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Young, diverse, innovative and female

By Angus McNeice | China Daily | Updated: 2017-01-15 16:31

Expert says Chinese companies in UK that allow local autonomy tend to be most successful

The fastest-growing Chinese-owned companies in the United Kingdom come in all shapes and sizes - although a look at the executives reveals that they do share some things in common.

Boards are typically gender diverse, younger and willing to work alongside local management to enhance innovation, according to the authors of a new report released by accountancy firm Grant Thornton.

The Grant Thornton Tou Ying Tracker 2016, produced in collaboration with China Daily, is a compilation of the 30 fastest-growing Chinese-owned firms in the UK.

At Chinese state-owned enterprises on the list, 12 percent of board members in the UK are female. The boards of private Chinese-owned companies in Britain are 6 percent female. Both levels compare favorably with the 5.6 percent of board positions occupied by women at companies listed in the FTSE 250 Index.

Three companies in particular stand out for their gender diversity. Four of 13 board members at ICBC Standard Bank are women; two women sit on telecom giant Huawei's seven-strong board; and Bank of China subsidiary China Bridge Group has an all-female board.

The board members at fast-growing Chinese-owned companies in the UK are also younger on average than their British counterparts. In the UK, the average age of nonexecutive directors is 59; for executives it's 52. The average age of board members across the companies on the Grant Thornton list is 48.

In terms of management strategy, Simon Bevan, head of the China Britain Services Group at Grant Thornton and co-author of the report, says the Chinese companies that give more autonomy to their UK entities during and after mergers or acquisitions tend to be more successful than those that govern more rigidly from afar.

"Those companies that have devolved power in order to ensure that the acquisition is well integrated are, in my experience, more successful than those that make an acquisition from China and try to run it from China," Bevan says. "The ability of the people on the ground to make real-time decisions and to be more dynamic is a big factor in ensuring integration."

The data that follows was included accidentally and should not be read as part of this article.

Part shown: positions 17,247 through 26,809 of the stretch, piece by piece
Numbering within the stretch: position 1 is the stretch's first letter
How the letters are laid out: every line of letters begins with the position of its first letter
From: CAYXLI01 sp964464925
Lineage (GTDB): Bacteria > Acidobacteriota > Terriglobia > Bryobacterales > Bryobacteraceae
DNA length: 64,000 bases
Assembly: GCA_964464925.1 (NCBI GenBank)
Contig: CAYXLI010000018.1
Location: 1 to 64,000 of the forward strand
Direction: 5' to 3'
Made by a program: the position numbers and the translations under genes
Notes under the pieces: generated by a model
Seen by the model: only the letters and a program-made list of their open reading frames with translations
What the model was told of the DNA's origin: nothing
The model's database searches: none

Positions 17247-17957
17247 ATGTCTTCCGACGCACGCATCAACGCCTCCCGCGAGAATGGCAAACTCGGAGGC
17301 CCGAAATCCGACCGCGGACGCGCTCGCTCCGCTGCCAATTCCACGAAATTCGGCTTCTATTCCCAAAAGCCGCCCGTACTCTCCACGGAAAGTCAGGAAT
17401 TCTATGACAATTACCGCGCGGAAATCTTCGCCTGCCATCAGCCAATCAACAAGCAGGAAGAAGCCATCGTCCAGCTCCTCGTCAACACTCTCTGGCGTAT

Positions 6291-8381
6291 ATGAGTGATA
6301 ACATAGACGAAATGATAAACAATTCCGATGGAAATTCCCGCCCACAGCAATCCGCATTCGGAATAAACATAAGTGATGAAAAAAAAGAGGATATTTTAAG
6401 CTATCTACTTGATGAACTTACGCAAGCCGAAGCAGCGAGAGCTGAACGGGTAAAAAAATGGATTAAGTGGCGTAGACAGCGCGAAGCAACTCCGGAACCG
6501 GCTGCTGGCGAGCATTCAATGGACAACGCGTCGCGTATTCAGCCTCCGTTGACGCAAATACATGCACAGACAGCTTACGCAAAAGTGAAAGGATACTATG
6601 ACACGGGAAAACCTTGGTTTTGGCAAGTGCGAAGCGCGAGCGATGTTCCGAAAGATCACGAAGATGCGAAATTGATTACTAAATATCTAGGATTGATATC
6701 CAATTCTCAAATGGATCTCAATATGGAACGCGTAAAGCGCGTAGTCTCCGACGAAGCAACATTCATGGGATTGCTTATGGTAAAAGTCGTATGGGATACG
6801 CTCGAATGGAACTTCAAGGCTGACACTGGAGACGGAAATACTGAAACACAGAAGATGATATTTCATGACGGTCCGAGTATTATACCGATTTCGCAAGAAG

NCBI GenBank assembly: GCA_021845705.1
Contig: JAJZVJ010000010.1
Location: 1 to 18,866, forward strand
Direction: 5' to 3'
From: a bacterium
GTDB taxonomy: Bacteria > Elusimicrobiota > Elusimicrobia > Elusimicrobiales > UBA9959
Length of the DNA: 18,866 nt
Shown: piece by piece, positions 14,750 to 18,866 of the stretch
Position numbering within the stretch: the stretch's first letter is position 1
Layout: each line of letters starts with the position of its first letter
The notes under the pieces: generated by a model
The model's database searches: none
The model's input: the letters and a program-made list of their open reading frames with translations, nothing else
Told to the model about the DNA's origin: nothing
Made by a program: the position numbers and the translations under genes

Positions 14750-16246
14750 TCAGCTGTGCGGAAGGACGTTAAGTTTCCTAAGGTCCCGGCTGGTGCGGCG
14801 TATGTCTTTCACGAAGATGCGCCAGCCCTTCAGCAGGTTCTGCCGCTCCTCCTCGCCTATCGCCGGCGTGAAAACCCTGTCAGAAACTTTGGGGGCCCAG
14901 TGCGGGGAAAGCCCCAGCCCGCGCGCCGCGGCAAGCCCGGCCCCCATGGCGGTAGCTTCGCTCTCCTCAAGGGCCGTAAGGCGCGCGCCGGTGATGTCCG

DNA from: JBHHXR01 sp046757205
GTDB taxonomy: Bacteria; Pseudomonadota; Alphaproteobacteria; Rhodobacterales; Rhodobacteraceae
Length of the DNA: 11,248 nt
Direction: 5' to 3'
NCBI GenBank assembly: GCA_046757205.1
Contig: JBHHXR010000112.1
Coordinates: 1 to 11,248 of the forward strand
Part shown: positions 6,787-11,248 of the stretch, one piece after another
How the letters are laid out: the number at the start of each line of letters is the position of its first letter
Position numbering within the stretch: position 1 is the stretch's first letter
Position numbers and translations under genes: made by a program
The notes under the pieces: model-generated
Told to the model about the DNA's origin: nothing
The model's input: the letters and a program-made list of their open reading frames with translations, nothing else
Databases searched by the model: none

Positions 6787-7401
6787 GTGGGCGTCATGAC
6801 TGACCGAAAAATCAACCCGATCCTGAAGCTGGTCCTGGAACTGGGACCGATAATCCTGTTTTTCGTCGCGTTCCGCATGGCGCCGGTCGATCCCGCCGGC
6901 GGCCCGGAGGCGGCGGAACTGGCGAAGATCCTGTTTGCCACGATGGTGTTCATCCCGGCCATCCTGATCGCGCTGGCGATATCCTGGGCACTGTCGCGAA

Bevan points to Fosun's 2015 takeover of nursery product brand Silver Cross as an example of a successful acquisition in which a Chinese company worked alongside an existing UK management team with limited interference.

Eight of the 14 private companies on the 2016 list are products of the M&A process, and such deals can be expected to continue in 2017 as more Chinese companies look to go global, says Angus Knowles-Cutler, China Services Group Chairman for Deloitte.

"I think there will be even more focused M&A activity from China in Europe in 2017 - and quite a lot of it. And it's going to be increasingly professional," Knowles-Cutler says. "I've seen in the past year or two Chinese businesses becoming much more professional with their merger and acquisition activity in Europe. They are taking due diligence more seriously; they are increasingly making sure what they buy is a good strategic fit."

Bevan, however, encourages Chinese companies in the UK to adhere more closely to administrative regulations, particularly as the market becomes more competitive and the Chinese presence in the UK becomes more established.

"One particularly striking thing was the high proportion of late filed accounts," Bevan says of the Chinese companies researched by Grant Thornton. "Out of 280 companies, 30 percent were late in filing. It's not the most important aspect of governance, but it's a quantitative aspect that you can say points to the fact that there is not as strong a focus on good governance as is the ideal."

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